The Kunst keyboard
The Kunst keyboard is a wireless 18-key ergonomic design by u/Fu_Lan.
Published August 31, 2022
Fu Lan aka Kunsteak shared his Kunst, an ultra-portable low-profile wireless keyboard with only 18 keys.
It may look quite intimidating at first sight, but delving into the elaborated keymap even I feel tempted to ditch a dozen keys from my own layout.
I actually daily drive this… – Fu_Lan.
The fact that Fu Lan uses this minimalist keyboard as his daily driver is even more impressive if you know that he writes not only in English but also in German and Croatian. In addition, he does programming daily, so add some artificial languages to that pool.
By the way, the name Kunst comes from his real name and is a part of his online appearance. Furthermore, it's also a reference to the German word Die Kunst (the art) – which is quite fitting in this case.
Just by chance I happened to have a great IRL conversation with Ergogen creator Dénes "MrZealot" Bán this weekend (more on this in my next editorial), and he has an introductory video on Ergogen if you are new to this workflow.
All in all, the Kunst came at the right time to take some inspiration from.
With regards to getting accustomed to such an extreme logical layout, Fu Lan writes:
I know it seems insane at first glance, I was baffled too as to how this works… but once you remember all the keys and layer switching it becomes very easy to type on. I’d recommend checking out Ben Vallack (YouTube). You can see him type on 18 keys. He even typed on 16 but that was too few keys and it unnecessarily hindered the flow in certain scenarios, mostly uppercase keys.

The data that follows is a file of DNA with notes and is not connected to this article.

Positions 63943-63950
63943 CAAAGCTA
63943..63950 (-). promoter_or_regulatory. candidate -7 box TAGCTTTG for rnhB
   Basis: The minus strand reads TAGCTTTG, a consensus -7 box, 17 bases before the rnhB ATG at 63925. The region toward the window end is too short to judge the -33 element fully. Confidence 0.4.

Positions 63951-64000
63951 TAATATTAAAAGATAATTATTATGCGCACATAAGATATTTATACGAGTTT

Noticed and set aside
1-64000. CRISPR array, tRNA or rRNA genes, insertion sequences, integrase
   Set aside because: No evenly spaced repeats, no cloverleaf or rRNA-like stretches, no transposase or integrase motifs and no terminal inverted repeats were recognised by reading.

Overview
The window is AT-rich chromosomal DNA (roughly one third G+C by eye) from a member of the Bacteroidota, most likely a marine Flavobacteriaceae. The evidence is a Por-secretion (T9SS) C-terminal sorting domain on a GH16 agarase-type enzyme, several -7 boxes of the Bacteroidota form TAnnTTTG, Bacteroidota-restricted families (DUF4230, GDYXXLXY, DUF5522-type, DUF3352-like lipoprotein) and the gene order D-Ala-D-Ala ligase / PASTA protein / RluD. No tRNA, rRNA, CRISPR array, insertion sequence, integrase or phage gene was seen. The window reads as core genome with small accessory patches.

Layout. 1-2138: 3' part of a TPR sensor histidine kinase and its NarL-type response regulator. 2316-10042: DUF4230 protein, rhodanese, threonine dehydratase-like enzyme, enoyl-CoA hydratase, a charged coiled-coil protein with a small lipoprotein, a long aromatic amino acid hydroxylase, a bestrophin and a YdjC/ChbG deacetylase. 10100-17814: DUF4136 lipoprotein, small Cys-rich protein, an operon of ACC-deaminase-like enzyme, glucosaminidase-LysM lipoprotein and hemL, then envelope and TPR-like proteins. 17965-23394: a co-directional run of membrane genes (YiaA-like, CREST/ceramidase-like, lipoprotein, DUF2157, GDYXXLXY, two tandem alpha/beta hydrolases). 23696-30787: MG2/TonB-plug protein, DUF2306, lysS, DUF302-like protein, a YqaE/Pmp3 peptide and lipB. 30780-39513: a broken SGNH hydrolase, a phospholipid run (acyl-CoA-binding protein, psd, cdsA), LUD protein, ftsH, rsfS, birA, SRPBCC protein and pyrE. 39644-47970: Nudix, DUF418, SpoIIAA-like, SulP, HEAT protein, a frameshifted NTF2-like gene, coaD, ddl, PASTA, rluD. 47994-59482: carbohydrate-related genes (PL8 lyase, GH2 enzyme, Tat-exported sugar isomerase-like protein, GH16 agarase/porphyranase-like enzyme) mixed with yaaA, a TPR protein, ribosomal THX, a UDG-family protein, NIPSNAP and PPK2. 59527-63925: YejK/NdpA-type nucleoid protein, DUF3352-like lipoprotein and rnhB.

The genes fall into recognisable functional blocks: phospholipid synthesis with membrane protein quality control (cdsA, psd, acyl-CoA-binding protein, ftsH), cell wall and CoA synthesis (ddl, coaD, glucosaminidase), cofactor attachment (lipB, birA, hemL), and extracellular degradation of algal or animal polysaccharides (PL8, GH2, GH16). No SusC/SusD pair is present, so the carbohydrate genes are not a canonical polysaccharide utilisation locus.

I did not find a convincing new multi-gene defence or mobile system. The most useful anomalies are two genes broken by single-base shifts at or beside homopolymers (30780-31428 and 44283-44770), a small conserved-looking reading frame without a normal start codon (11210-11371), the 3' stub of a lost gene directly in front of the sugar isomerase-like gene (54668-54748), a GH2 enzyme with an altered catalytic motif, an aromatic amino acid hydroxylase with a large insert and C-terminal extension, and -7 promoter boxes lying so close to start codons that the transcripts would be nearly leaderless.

He is getting better at typing: Starting with 20 WPM two weeks ago he's up to 60 and thinks 100 WPM is possible despite the few keys and many layers.
Reacting to concerns about tailor-made layouts affecting our ability to type on standard or more conventional keyboards, the designer answered:
It definitely affects my ability to use other keyboards… this is mostly due to the layout and two-layer-alpha keys […] What I have also noticed is that my overall sitting position, distance from keyboard and shoulder tension/relaxation influence my wpm speed by about 10-15 wpm. Whenever I keep my elbows level with the keyboard or the desk (90 deg.), my lumbar spine supported and my shoulders relaxed (which also helps me remember to breathe when typing) I tend to write up to 20 wpm faster and with better accuracy.
All the files, including the Ergogen YAML config, outlines and KiCad files, are available in this GitHub repo:
And here is the ZMK repo: